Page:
Mental health: Time to break this workplace taboo
Mental health problems are all too common in the workplace and it is the leading cause of sickness absence.
In the UK alone, a staggering 70 million work days are lost each year due to mental health problems, costing employers approximately £2.4 billion per year. Think of the global impact of this.
A culture of silence
Despite one in four adults expected to suffer an episode of depression or similar in any given year, mental health is rarely an open workplace discussion. This can add to increased stress, and all too often, discrimination – perceived or actual.
Start to release the pressure
We have found ourselves living in a culture of “success at all costs.” It sometimes seems that there is no place for average – after all, that’s what most of us are!
From starting school to leaving university the pressure is on to prepare for the workplace, a workplace that is ever changing and unlikely to mirror the expectations that were common on your first day at school!
That said, the future of work will hopefully factor in greater work-life balance – and greater acceptance of the fact that we are people not machines. The trend for empowered scheduling, flexible working and contingent working are becoming more common.
At NGA HR, for example, we have many parents working around the needs of their children and children working around the needs of their aging parents. It is important to make work work well for people and if you do, people will work well for you, because they can!
Mental health threatens the wellbeing of business as much as people
Employers and employees need to be willing to talk about stress, anxiety and depression openly.
This tendency to silence is stifling workforce performance and success. The cost of benefits such as “mental health days” and employee counselling services are far less to a business than a workforce fearing for their job because they’re struggling.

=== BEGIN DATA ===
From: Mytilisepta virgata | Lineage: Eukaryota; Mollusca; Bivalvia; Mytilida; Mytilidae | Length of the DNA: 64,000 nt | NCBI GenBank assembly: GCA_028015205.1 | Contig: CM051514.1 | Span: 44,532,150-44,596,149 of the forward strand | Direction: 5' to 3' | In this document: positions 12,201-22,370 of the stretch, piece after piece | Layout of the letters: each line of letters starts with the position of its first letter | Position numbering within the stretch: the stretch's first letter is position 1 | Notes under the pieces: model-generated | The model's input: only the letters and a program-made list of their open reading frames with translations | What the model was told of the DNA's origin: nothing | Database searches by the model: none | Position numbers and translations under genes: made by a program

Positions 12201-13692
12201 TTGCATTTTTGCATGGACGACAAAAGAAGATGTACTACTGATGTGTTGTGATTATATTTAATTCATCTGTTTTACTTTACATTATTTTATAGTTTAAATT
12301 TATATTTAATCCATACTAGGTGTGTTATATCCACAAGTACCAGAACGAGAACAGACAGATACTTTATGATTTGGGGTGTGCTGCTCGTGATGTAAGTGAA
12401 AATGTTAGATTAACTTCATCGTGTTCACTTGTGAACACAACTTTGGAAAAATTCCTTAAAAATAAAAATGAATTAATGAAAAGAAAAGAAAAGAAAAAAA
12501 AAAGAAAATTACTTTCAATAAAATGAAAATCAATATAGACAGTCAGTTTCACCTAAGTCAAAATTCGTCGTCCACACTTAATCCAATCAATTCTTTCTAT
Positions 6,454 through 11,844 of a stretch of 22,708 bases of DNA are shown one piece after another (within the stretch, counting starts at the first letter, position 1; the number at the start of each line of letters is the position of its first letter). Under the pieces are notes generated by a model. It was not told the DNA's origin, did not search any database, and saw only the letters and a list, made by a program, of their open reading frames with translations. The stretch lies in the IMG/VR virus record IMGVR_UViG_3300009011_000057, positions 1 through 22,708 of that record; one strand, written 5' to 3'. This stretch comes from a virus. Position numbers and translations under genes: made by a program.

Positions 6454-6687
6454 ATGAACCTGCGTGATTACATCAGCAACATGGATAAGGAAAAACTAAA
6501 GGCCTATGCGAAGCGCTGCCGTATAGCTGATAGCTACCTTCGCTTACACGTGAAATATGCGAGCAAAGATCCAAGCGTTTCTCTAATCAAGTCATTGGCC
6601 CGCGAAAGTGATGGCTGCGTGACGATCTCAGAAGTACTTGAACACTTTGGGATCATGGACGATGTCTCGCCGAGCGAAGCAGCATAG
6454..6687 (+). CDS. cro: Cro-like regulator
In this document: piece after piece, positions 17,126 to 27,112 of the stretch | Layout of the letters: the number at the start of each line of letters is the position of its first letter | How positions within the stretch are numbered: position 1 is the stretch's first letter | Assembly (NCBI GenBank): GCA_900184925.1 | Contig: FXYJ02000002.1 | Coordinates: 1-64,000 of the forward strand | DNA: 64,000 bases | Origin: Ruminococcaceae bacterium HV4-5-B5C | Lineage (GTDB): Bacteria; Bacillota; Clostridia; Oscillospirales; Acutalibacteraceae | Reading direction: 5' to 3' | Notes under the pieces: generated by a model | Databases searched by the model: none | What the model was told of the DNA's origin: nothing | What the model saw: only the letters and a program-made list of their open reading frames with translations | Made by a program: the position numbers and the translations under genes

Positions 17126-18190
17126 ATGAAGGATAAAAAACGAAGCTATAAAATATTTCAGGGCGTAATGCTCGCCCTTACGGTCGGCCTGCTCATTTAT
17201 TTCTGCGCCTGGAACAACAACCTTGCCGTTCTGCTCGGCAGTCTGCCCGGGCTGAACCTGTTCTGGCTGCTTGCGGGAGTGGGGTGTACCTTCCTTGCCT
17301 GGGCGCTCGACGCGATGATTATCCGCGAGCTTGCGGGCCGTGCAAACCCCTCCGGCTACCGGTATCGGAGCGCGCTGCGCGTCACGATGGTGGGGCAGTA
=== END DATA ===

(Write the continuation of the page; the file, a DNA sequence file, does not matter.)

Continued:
A workplace that is compassionate – and I mean this in no gushy way – is a workplace that breeds loyalty and respect. One bad day can easily be managed. The fear of “being caught out” could eventually lead to many more than one bad day and a serious impact on the business.
Mental health should be treated as any other critical or chronic illness
No one chooses to have mental health problems, may these be stress, anxiety, depression or other conditions, diagnosed or otherwise, but everyone should have the choice to be open and honest about it if they choose to be, and to seek the treatment they require with no fear of reprisal.
Attitudes are slowly changing. There are now high profile campaigns for Alzheimer’s and teenage mental health.
Now, let’s work together to get mental health on the workplace agenda!
You might be fine, but statistics suggest that not everyone you work with is. Depression, stress or anxiety is not a bad day at the office. It is a dark cloud that can make every day seem like it will never end.
Mental health myths and facts
- Myth: Mental health problems are very rare.
- Fact: 1 in 4 people will experience a mental health problem in any given year.
- Myth: People with mental illness aren’t able to work.
- Fact: We probably all work with someone experiencing a mental health problem.
- Myth: Young people just go through ups and downs as part of puberty, it’s nothing.
- Fact: 1 in 10 young people will experience a mental health problem.
- Myth: People with mental health illnesses are usually violent and unpredictable.
- Fact: People with a mental illness are more likely to be a victim of violence.
- Myth: People with mental health problems don't experience discrimination
- Fact: 9 out of 10 people with mental health problems experience stigma and discrimination.
- Myth: It’s easy for young people to talk to friends about their feelings.
- Fact: Nearly three in four young people fear the reactions of friends when they talk about their mental health problems.
Stress related facts
- Stress is more prevalent in public service industries, such as education; health and social care; and public administration and defence.
- By occupation, jobs that are common across public service industries (such as health; teaching; business, media and public service professionals) show higher levels of stress as compared to all jobs.
- The main work factors cited by respondents as causing work related stress, depression or anxiety (LFS, 2009/10-2011/12) were workload pressures, including tight deadlines and too much responsibility and a lack of managerial support.